The National Rural Health Mission (NRHM) in 2005, the Unique Identification Authority of India (UIDAI) in 2009, the Mahatma Gandhi National Rural Employment Guarantee Act, 2005 (MNREGA), the Right of Children to Free and Obligatory Education Act, 2009 (RTE), the Rajiv Awas Yojana (RAY) in 2011 providing housing for the poor and homeless in cities, the 2013 national food security law, the 2013 law on the right to fair compensation and transparency in land acquisition, rehabilitation and resettlement, which sought equity for farmers and those deprived of livelihoods due to land acquisitions, and the Right to Information Act 2005 are just a few of the actions taken.

Dr Singh’s enduring beacon was his deep and ongoing commitment to the wellness economy. What many critics like Jagdish Bhagwati and Arvind Panagariya, who lived in cozy comfort across the Atlantic, refused to see that NREGA and other programs, while reducing poverty, were also creating a demand increased and sustained domestic growth that was so critical in fueling growth.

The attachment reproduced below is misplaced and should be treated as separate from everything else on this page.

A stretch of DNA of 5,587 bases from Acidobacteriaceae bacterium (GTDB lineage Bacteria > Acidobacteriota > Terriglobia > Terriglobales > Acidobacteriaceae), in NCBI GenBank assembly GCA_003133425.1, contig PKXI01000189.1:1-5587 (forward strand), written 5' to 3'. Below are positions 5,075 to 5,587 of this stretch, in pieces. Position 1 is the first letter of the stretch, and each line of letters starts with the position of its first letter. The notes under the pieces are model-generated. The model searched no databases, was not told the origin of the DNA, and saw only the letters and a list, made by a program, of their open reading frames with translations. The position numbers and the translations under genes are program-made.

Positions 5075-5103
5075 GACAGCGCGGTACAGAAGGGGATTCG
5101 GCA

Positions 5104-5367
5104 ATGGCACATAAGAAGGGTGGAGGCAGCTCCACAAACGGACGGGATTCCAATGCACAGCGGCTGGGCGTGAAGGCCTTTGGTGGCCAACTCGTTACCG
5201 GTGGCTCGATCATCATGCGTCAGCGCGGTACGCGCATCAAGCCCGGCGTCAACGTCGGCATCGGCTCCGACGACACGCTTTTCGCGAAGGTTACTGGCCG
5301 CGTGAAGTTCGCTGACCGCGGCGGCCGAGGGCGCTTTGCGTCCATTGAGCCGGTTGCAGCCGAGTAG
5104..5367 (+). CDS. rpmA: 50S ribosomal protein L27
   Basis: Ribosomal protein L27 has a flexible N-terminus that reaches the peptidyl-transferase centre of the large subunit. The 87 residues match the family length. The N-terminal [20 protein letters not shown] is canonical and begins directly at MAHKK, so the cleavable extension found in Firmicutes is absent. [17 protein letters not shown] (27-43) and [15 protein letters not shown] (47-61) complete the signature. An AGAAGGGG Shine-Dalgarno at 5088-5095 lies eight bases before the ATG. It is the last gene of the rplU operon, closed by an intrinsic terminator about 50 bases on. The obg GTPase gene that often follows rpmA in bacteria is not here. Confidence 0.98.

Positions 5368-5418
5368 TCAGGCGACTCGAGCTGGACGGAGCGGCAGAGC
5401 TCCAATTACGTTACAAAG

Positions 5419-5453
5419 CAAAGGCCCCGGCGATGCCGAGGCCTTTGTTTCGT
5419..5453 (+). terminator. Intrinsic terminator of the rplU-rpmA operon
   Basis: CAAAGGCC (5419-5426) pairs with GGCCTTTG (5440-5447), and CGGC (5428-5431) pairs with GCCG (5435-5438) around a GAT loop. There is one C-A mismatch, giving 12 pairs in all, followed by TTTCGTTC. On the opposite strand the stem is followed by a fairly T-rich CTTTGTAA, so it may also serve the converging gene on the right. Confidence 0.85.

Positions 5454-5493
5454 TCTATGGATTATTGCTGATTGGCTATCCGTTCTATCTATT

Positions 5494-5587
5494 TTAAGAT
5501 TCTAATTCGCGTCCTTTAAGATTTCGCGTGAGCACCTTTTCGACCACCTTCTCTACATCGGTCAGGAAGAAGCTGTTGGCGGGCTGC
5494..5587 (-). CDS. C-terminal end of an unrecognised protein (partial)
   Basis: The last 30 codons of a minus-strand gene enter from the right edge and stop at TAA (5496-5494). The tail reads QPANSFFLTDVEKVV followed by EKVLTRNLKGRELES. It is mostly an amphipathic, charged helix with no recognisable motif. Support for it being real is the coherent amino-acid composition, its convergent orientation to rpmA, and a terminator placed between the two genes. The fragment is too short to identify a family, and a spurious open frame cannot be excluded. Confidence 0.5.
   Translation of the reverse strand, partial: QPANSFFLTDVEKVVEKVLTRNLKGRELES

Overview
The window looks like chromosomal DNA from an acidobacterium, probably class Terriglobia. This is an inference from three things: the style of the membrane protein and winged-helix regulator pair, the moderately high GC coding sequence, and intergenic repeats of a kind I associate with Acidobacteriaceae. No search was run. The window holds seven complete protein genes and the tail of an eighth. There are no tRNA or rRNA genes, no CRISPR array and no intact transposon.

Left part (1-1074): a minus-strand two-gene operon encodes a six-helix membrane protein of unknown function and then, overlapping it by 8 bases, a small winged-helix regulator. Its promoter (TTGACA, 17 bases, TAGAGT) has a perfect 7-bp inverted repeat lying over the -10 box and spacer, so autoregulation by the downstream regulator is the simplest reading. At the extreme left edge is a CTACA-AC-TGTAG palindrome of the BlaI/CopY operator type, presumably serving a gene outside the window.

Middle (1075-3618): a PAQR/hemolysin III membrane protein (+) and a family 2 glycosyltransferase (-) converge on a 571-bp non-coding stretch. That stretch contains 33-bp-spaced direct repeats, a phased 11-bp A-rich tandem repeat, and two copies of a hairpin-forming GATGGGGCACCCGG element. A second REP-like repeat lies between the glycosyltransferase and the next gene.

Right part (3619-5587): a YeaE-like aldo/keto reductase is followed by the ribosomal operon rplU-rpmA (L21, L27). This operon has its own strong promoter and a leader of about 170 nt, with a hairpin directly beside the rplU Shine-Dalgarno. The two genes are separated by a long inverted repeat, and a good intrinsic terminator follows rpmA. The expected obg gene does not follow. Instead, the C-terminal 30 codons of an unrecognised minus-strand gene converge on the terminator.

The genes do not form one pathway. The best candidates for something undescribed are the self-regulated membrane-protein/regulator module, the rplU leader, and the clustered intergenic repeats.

The Nobel Prize in economics has a fundamental existential problem. The price goes to economic theorists. Even an exception, like Gunnar Myrdal, a former Swedish minister and influential policy maker, received the Nobel Prize for his academic work. He never went to those economists working at the political level. Indeed, the Nobel Committee believes that economics is an exact science and that financial models can be constructed like those of exact sciences like physics.